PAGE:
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CNA Exclusive Part 2: Hands Down, Mr. Spokesman Ngarbuh Facts That Speak

Cameroon News Agency continues its fact-finding on the Ngarbuh massacre on February 14, 2020, in Donga Mantung Division, North West region and this is our second findings after careful investigations with impeccable sources-

One of the first efforts of the regime in Yaoundé to acquit itself from the massacre of old men and women, pregnant women and children at Ngarbuh, was the lousy Press Statement belatedly made by Army spokesperson, Colonel Cyrille Atonfack Guemo of the Ministry of Defense. The statement is indicative of the ignorance of the Colonel about the facts on the ground, and his desperation to defend a drowning regime that depends on a military that has gone beyond its command. The Colonel said in his statement that the incidence was the result of a confrontation provoked by armed groups. The statement reads in part: “The response of law enforcement elements [under heavy fire from the fortified house] was to remove seven terrorists at the scene. Fighting continued until several fuel containers exploded, followed by a violent fire that affected some nearby houses…”  

This is not true. Let us consider the statement in the light of the setting. Ngarbuh is a stretch of neighborhoods belonging to Ntumbaw village. There is Ngarbuh one, two and three. This massacre took place in Ngarbuh three, which is the furthest from Ntumbaw town. It is often referred to as Siruh. The largest population, if one were counting by the number of houses, should be the Fulanis. In fact, the largest compound at Ngarbuh three, which belongs to the Fulanis, has more houses than all the houses belonging to the natives put together. There are about 16 houses in this Fulani compound. There are only about eight houses in the four compounds where the killing took place. In specific terms, there is a house in the first compound, three in the second, four in the third, and one in the last. Each compound has a barn. The fifth house that was razed in about 1.36km away from Siruh. This is located on the way to Ngarbuh two.

In terms of population, Ngarbuh three is a small settlement. The population was only 36, with a large majority of them being children. This was distributed as follows: Pa Sika’s family 9; Ma Gladys’s family 10; Pa Abdoulai’s family 4; Pa Alidou’s family 4; and Ma Dufe’s family, which was the only family that was not attacked at Siruh 9.

This population lived in five compounds sufficiently separated from each other. The first compound that was attacked is just about 315m from the Fulani compound. It was an isolated building with many occupants. Seven were killed in this compound, six of them completely roasted. The next compound is 80m south, with three houses and a barn. This is where 9 were killed, and two houses razed with corpses. The group of children whose picture trends on social media were killed in this compound. The next compound is about 180m southeast, where a pregnant woman and an old man were killed and completely roasted. It has four houses, three of which were burnt. Further south, about 130m is a compound with a house and a barn. It was not attacked. The last compound that was attacked has one house and a barn. Three were killed there and roasted. Finally, there is a compound about 162m to the east. It was not attacked. No one lives in this compound. These are almost all the compounds in this part of Ngarbuh. There are few other isolated houses on the way back to Ngarbuh two, where, as earlier mentioned, was the last house razed. That was not at Siruh. The occupants had already escaped by the time the militia got there.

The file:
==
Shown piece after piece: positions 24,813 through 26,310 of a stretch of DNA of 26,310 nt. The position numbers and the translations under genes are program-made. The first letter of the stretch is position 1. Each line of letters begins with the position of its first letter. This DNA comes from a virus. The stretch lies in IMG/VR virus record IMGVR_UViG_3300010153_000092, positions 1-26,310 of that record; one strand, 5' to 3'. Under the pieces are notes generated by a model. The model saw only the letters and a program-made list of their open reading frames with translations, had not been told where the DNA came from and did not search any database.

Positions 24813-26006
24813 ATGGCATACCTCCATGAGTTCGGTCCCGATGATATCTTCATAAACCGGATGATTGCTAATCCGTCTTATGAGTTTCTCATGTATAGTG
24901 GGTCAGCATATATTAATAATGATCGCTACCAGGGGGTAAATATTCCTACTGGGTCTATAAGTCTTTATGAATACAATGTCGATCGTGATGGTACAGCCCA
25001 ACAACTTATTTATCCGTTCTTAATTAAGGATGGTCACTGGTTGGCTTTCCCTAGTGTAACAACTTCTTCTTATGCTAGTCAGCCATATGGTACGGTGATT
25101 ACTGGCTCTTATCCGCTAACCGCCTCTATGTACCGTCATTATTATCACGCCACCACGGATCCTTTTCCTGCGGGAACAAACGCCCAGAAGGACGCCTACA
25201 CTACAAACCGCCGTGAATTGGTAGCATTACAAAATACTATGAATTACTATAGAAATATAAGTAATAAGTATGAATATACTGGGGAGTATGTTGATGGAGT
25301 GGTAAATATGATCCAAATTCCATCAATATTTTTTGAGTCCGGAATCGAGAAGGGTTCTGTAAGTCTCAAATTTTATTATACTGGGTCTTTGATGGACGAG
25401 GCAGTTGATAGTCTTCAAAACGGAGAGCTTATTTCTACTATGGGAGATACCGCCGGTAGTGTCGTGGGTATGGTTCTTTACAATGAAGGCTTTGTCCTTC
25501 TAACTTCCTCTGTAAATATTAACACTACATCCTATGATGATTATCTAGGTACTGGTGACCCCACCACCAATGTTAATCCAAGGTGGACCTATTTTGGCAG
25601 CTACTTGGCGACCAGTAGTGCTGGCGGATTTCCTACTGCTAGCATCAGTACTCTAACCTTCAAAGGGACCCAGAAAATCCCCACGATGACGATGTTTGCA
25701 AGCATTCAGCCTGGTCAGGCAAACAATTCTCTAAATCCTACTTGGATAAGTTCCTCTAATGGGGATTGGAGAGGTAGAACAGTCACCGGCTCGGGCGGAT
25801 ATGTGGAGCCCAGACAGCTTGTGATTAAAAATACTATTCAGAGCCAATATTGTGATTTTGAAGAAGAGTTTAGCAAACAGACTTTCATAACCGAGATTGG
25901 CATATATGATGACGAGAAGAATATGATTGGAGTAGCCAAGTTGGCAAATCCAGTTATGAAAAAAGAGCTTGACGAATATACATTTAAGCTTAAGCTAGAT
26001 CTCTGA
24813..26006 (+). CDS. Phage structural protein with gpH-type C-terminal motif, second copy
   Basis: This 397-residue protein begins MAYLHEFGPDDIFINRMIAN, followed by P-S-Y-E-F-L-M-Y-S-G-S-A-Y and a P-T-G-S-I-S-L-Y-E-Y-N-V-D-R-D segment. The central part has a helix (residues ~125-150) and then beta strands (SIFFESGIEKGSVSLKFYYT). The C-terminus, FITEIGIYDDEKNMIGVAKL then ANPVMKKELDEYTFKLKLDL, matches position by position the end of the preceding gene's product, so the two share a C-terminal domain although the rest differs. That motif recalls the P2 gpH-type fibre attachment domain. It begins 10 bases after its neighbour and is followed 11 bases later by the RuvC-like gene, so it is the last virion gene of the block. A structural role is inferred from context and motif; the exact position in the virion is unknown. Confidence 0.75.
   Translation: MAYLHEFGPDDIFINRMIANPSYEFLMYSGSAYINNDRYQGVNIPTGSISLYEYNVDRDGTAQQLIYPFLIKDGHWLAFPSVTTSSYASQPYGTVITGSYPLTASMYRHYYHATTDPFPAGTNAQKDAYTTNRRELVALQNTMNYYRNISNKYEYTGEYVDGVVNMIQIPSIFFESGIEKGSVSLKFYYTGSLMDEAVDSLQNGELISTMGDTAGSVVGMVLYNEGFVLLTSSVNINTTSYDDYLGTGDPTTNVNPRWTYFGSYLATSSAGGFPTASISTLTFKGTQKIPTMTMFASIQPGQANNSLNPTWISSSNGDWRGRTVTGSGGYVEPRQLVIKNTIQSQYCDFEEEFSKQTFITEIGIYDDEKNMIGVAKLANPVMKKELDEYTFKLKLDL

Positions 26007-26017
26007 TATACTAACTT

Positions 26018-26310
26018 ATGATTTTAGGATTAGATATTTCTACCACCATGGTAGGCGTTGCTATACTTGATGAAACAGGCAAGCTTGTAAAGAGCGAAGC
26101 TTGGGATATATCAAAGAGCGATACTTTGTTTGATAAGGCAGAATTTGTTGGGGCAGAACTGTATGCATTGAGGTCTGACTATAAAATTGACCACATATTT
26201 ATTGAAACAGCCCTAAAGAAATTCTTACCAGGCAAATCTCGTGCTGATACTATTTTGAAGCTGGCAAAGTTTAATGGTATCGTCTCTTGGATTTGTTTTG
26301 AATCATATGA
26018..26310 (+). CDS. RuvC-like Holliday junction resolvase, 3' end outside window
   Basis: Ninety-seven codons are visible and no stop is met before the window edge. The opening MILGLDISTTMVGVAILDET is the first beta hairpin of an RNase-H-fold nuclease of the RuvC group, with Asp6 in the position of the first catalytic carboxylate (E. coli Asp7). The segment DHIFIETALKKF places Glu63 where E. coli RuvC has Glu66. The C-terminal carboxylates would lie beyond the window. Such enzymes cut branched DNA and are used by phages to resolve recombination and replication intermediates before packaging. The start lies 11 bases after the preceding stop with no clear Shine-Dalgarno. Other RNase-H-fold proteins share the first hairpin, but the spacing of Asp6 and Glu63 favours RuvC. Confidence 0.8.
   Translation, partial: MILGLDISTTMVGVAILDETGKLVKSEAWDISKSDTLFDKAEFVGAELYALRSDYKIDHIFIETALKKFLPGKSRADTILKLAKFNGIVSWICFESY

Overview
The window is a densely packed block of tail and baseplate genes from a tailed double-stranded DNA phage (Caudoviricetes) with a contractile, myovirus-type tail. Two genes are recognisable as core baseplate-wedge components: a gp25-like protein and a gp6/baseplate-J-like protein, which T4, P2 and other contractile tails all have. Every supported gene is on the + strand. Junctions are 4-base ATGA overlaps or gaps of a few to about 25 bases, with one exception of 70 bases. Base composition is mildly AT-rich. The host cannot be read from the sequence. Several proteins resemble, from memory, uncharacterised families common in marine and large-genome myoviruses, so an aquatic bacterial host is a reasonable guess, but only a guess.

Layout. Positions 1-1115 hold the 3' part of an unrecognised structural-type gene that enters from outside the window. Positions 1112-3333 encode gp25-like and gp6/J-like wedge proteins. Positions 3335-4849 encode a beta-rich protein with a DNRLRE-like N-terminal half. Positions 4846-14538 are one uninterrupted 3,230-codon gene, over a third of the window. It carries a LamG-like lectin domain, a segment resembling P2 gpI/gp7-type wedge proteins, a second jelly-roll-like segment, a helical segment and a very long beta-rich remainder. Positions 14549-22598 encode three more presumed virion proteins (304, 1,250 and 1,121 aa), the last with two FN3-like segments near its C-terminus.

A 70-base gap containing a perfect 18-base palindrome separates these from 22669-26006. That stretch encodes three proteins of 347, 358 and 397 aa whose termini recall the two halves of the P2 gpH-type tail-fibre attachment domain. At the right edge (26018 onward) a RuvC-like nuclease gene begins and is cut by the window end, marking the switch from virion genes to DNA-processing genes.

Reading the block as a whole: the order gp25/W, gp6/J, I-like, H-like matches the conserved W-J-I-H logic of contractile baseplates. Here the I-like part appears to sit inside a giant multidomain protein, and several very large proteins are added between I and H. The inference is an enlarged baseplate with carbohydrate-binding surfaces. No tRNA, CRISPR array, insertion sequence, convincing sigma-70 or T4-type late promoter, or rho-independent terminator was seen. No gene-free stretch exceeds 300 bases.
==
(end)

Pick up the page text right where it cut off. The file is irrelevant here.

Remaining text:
With this picture in mind, think about the Colonel’s statement. These are compounds he claims were razed because of the petrol explosion. This cannot be possible. You can formulate your arguments with this setting in mind. Ours is not just arguments but conclusions after careful findings: 

  1. None of these families has a petrol generator. All of them use bush lamps. Bush lamps use kerosene, which is less inflammable. Inhabitants buy their kerosene in small containers at Ngarbuh three, which is about 1.8km up the hill. 
  2. There was only one motorcycle in this small neighborhood. The men in military fatigues took it away before razing the house. They used it to ride to Ngarbuh two. It is still in their keeping. 
  3. Ngarbuh is not a border town with Nigeria where fuel comes from. It makes no sense at all, to bring fuel from Nigeria and stock it 9.91km away from Ntumbaw town where the commodity is in high demand.

it is obvious that fuel was not a needed commodity for the few inhabitants of Ngarbuh three. It is common knowledge that you do not deal with a commodity where there is no market. The entire native population of the Ngarbuh three taking the worst-case scenario, suppose that these compounds had fuel in containers, which we know they did not, it will be impossible, in the cool of that early morning, for fuel to explode in compound one, and ignite sealed container in compounds situated 80m, 180m, and 130m apart. How did the same explosion ignite the last house which is over 1km away from lower Ngarbuh, on the way back to Ngarbuh two?

Our conclusion is that the Colonel’s argument is one of desperation. It holds no water. In fact, his argument peters out in the face of facts. And, to say the least, the facts of Ngarbuh are impeccable. They demand a response of humility and acquiescence from the government of Cameroon.

Cameroon News Agency – +237 679 700 696

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